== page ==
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Art Review: Nicole Miller at LAXART

August 13, 2009 | 12:30 pm

Conductor In Nicole Miller's curiously mesmerizing video projection at LAXART, we see a man from the waist up, in T-shirt and sport coat, facing us but never making eye contact. During the seven-minute piece, the man’s eyes bulge and squint, his lips and cheeks stretch, clench and distend, tense and ease. His head jerks and bobs as his body spasms, shoulders lifting and dropping, torso compressing and extending. Whether this is a performance or some kind of involuntary seizure becomes clear with the work’s title, "The Conductor."

Miller amps up the significance and oddity of the man’s behavior by stripping down the portrait, divorcing the conductor from his functional context: There is no concert hall, no orchestra and, most jarringly, no sound. His arms remain fixed at his sides as he operates in silence against a nonspecific background of gold, white and crimson bursts. His bodily choreography verges on the parodic and grotesque, and yet there is great poignancy in his complete immersion in the task of bringing music to life.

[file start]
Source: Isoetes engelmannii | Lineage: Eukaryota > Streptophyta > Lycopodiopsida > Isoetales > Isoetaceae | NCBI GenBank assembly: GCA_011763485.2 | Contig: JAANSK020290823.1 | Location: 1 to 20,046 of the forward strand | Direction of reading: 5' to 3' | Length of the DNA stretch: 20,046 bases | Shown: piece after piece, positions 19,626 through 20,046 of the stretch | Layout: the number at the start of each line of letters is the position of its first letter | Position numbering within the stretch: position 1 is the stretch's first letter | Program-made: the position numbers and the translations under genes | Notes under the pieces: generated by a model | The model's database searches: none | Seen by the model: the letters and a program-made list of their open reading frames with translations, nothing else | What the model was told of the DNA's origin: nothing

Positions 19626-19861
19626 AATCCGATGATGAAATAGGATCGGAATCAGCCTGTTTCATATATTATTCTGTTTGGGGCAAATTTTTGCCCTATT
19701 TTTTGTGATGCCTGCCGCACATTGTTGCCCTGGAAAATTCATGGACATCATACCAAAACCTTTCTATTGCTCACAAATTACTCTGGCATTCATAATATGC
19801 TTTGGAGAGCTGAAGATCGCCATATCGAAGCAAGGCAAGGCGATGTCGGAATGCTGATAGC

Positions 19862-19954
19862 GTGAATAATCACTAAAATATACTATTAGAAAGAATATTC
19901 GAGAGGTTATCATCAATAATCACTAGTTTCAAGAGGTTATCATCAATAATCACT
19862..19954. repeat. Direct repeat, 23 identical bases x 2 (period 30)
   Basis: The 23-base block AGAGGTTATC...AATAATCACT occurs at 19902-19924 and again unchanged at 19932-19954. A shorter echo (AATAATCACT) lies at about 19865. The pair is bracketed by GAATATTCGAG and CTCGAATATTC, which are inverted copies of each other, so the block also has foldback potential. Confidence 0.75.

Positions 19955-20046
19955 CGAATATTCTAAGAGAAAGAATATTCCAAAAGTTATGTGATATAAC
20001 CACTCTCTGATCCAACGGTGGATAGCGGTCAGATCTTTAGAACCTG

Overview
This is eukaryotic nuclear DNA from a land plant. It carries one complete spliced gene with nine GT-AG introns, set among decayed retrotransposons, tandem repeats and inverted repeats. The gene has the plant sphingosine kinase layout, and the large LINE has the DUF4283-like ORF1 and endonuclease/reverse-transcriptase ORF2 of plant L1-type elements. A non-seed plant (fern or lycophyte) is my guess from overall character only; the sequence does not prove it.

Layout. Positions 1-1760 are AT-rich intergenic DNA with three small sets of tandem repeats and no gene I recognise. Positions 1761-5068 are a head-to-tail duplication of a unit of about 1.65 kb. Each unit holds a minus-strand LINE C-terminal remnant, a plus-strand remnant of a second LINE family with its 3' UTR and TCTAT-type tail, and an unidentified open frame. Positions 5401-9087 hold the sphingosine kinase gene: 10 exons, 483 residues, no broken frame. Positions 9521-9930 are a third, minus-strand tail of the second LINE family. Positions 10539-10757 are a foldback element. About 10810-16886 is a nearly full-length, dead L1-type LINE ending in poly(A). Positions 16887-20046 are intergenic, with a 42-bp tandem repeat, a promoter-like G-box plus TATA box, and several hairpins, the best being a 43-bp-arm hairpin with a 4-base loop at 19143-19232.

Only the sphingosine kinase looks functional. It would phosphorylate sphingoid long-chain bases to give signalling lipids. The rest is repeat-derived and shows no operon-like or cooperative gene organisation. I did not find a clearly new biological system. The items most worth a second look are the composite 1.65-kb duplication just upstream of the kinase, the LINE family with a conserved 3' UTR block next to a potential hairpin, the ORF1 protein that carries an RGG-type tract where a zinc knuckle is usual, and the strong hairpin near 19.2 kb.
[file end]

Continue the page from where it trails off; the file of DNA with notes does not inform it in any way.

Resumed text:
From start to finish, he physicalizes a broad spectrum of feeling, musical and otherwise, registering excitement, amusement, whimsy, anticipation, skepticism, bliss, concern and rapture. Is it important that the actor wears what looks to be a Jimi Hendrix T-shirt, and that he, too, is African American? Miller, fresh from the MFA program at USC, gives us this quirky, slightly cryptic episode and nothing more. But it’s enough, as a small-scale conceptual exercise in transforming the familiar into something alien and disturbing, and as an indicator of her own potential to snag both eye and mind.

LAXART, 2640 S. La Cienega Blvd., L.A., (310) 559-0166,, through Aug. 22. Closed Sundays and Mondays.

--Leah Ollman

Above: The Conductor (installation view). Photo credit: Courtesy of Kelly Barrie